There are well established risk factors for developing myopathy with statin therapy. Among these are older age, alcohol abuse, small stature, chronic renal insufficiency, hepatic disease, diabetes and hypothyroidism.[6,8] Unfortunately, some of these risk factors contribute to the indications for prescribing cholesterol-lowering medications. Several of these conditions occur more frequently in elderly women, making them a group to pay particular attention to when initiating therapy. Statin therapy should be started at a low dose in patients at increased risk and should be maintained at the lowest dose needed to achieve therapeutic goals in all patients.
There are several medications that, when used in combination, increase the risk of statin-induced myopathy. These include niacin, verapamil, diltiazem, amiodarone, cyclosporine, azoles, macrolides and, notably, fibric acids. Of these, gemfibrozil is the most clinically important (see below). In addition, the consumption of large amounts of grapefruit juice is considered a risk factor for developing statin-induced myopathy.[3,4]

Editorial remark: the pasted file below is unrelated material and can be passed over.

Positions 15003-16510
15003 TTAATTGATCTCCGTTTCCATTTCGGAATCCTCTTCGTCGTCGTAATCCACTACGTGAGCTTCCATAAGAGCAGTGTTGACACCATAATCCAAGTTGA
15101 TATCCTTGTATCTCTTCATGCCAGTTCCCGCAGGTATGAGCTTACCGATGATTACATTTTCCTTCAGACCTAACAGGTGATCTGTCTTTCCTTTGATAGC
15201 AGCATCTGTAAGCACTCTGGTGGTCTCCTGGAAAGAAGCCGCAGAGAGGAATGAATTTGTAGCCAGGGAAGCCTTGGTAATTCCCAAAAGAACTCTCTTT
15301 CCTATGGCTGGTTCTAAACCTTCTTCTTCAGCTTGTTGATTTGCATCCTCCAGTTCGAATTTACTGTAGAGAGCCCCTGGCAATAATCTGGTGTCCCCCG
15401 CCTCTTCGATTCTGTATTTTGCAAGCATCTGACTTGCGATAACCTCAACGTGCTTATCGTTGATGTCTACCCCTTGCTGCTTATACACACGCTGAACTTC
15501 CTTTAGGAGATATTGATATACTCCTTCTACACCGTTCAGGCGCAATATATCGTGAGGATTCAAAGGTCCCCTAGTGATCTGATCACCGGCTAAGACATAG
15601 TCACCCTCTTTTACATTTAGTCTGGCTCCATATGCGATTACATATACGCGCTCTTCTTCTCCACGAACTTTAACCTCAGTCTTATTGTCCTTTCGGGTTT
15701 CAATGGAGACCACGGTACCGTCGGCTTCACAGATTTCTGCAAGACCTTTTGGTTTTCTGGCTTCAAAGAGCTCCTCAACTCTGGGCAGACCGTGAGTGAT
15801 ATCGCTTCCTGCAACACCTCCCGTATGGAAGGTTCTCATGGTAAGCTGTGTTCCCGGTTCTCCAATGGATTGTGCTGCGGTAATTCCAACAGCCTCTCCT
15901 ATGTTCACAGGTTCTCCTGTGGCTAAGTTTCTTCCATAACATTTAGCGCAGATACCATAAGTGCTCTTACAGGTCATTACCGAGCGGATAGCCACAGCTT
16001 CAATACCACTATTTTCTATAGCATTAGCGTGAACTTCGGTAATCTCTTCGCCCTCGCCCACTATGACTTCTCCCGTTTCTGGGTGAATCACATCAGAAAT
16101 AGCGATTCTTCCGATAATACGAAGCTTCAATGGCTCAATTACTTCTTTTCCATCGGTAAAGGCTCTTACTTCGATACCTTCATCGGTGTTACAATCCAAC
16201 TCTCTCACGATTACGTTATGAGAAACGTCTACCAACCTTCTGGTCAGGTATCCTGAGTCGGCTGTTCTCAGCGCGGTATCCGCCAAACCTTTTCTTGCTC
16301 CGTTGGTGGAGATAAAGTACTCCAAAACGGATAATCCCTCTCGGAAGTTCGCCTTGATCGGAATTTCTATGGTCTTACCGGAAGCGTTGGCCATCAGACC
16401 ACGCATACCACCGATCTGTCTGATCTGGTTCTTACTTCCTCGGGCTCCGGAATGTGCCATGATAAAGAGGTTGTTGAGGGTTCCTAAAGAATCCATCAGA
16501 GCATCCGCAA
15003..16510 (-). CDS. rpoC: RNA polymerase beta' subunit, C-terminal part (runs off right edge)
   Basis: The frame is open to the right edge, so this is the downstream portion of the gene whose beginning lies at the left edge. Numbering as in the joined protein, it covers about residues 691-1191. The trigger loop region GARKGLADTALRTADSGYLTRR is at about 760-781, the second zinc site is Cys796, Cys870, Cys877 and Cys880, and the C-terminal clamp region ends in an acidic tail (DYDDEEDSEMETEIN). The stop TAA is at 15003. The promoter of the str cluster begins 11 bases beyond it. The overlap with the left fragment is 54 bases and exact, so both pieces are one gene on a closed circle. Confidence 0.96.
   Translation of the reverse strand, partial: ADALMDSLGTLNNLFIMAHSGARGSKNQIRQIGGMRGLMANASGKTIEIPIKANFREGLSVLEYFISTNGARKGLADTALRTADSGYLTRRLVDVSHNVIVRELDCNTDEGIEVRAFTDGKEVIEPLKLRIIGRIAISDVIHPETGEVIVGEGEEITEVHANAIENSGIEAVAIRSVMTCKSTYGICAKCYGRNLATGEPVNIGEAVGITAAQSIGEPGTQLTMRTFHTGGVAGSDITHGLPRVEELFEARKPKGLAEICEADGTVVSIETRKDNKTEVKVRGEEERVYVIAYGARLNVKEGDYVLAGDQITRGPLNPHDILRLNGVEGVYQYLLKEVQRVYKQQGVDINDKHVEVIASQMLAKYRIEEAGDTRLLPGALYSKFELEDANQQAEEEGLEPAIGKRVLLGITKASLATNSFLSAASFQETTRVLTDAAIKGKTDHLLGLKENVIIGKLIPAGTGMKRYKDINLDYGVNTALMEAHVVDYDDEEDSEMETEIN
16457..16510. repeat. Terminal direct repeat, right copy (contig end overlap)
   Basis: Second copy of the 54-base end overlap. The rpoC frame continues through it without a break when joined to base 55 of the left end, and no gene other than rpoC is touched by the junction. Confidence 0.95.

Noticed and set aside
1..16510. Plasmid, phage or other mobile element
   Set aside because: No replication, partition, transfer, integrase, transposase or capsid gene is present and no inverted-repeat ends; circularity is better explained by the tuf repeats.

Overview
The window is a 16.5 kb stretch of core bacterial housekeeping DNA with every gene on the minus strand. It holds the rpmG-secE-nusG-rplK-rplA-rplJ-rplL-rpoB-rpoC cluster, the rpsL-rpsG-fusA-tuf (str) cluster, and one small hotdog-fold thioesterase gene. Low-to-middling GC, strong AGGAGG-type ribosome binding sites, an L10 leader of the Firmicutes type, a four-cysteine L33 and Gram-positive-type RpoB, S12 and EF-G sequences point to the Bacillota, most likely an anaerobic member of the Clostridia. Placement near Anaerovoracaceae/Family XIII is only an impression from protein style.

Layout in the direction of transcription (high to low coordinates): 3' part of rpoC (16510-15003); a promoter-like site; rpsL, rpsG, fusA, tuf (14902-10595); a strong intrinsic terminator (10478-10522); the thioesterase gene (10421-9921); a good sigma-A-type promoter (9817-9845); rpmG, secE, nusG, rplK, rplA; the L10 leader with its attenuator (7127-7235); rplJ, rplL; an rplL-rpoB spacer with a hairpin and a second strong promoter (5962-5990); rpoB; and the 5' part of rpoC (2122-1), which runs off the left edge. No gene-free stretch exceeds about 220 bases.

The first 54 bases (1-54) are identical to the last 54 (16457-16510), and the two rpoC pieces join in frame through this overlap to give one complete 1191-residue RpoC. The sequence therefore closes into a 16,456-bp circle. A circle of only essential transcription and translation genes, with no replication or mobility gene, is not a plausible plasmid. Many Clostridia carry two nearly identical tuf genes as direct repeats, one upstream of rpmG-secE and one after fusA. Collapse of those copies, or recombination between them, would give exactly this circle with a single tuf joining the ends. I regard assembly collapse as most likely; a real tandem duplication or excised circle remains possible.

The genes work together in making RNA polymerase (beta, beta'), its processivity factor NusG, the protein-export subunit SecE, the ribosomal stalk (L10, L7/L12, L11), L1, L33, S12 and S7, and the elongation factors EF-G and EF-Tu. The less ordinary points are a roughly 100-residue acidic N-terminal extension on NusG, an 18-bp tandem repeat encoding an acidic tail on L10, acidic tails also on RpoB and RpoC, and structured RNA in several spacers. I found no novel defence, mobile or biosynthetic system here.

All patients in whom statin therapy is initiated should be warned about the possibility of muscular symptoms. Patients should be told to immediately report any muscle pain or weakness. They should also be told to stop the medication immediately and seek medical attention for severe muscle pain or brown urine.
The third report of the Adult Treatment Panel III (ATP III) recommends that baseline creatine kinase (CK) levels be checked upon initiating statin therapy, the rationale being that asymptomatic CK elevations are relatively common. Determining the patient's pretreatment CK levels will prevent inappropriately attributing CK elevation to statin therapy in the event of muscle complaints later. It is not clear what should be done in the event that CK levels are elevated at baseline. In practice, it appears that this recommendation is not widely followed. Drawing a TSH before initiating statin therapy is also recommended since untreated hypothyroidism not only predisposes to statin-induced myopathy but can itself elevate cholesterol levels.[2,13]
Patients should be questioned about muscle symptoms 6 to 12 weeks after initiating therapy and at each follow-up visit. Some authorities recommend discontinuation of statin therapy in preparation for major surgery or before expected strenuous activity, such as marathon running.[3,5]
South Med J. 2006;99(3):250-254. © 2006 Lippincott Williams & Wilkins
Cite this: Primary Evaluation and Management of Statin Therapy Complications - Medscape - Mar 01, 2006.